200 South Hamilton, Gahanna, OH 43230 | (614) 342-4452
Hours of Operation: 8:00 AM - 5:00 PM M-F
About Emergency Management
The City of Gahanna Emergency Management Agency, directed by James R. Williams, is responsible for planning and coordinating responses to emergencies and disaster events in Gahanna. The Agency works with the Police and Fire Departments, the Mayor, and, if necessary, Federal, State and County emergency agencies to implement plans for recovery from disasters such as chemical spills, major fires and tornadoes. Response plans include coordination with the City Engineering department for safe and efficient use of traffic signals during emergencies and assisting the Gahanna-Jefferson Public Schools in developing the safety plans which are in place at all Gahanna-Jefferson schools.
While winters in Central Ohio are usually relatively mild, winter storms do occasionally occur. It is important that precautions are taken to protect you and your family during these times. The Federal Emergency Management Agency (FEMA) has advice on how to prepare for winter storms. Learn More
Summer heat can be extremely dangerous and lethal. Tips on what to do when the mercury rises too high can be found on the Federal Emergency Management Agency's (FEMA) website. Learn More
Tornado season runs primarily from March to May in Ohio, but may extend as late as August. To help warn Gahanna residents of tornado warnings, Emergency Management maintains six sirens within the city. These sirens are tested every Wednesday at noon to ensure they are operating properly. If you hear a siren or the National Weather Service declares a tornado warning for the area, seek shelter immediately. If possible, seek a room, preferably one without windows, near the middle of the building on the ground floor. If such a room is not available, try to cover yourself with mattresses, cushions, heavy blankets, etc. The Federal Emergency Management Agency (FEMA) has advice on how to prepare for a tornado. Learn More
The Federal Emergency Management Agency (FEMA) has much more on hazards and how to deal with them. You can find out more by clicking here.
Frequently Asked Questions
What should I do in an emergency?
In case of a fire, leave the building immediately and get to a safe location, then call 9-1-1.
If it is a life threatening medical emergency, call 9-1-1 immediately.
For weather emergencies, tune into a local radio or TV station for updates from the Emergency Broadcast System. Additionally, you can purchase specialized radios that automatically tune into the National Oceanographic and Atmospheric Administration (NOAA) Weather Radio for continuous updates from a local National Weather Service office. Learn More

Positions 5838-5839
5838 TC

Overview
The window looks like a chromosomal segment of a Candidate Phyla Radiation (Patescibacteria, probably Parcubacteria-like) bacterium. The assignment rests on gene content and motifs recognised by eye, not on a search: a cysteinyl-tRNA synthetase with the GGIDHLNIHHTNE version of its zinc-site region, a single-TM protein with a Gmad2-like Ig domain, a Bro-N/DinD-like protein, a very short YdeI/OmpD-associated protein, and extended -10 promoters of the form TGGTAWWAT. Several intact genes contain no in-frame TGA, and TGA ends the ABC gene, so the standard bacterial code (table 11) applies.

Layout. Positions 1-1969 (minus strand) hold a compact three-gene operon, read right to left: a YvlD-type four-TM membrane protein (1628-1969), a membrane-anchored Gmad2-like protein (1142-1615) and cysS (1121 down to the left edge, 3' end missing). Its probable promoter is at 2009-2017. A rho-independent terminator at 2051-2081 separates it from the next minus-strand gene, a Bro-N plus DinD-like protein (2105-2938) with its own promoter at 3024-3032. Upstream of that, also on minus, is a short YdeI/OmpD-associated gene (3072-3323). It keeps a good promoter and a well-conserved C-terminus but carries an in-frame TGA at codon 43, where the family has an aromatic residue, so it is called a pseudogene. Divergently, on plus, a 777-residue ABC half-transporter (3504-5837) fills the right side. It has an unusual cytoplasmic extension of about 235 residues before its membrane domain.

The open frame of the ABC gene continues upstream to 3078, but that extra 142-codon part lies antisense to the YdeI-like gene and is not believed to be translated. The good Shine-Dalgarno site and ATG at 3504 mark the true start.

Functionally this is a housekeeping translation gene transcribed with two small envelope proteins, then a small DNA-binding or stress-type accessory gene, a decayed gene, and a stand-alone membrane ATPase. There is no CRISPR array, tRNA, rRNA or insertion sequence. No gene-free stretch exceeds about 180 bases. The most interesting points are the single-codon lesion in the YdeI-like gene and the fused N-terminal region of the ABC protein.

What items are recommended for a home safety kit?
FEMA has a comprehensive listing of recommended items for a home safety kit available by clicking here
Click here to download a FREE copy of the Ohio Family Disaster Preparedness Guide.
Due to earlier weather conditions, multiple lines and trees are down in the area. Individuals are asked to avoid areas where power lines are down. Drivers are reminded to treat intersections with flashing red lights as a 4-way stop and proceed with caution. Expect longer than usual delays and detours in the impacted areas. City crews are out now working to address these issues.
UPDATE (July 8, 2014): All traffic lights are back in operation. Clotts Rd. remains closed due to trees on power lines. AEP is working to relieve that situation. The Riva Ridge/Venetian area appears to have been the hardest hit. While the roads are passable, our crews are still removing trees from the impacted roadway areas.
September is National Preparedness Month (NPM). It is a time to prepare yourself and those that are in your care and household for emergencies and disasters. As you know, emergencies can happen at any given moment so it is important to plan and prepare for incidents.
The increase in influenza cases in Franklin County has given the City of Gahanna another concern for the health, safety and welfare of its residents.
During an emergency, you need to be prepared to take essential records with you for “legal survivability”.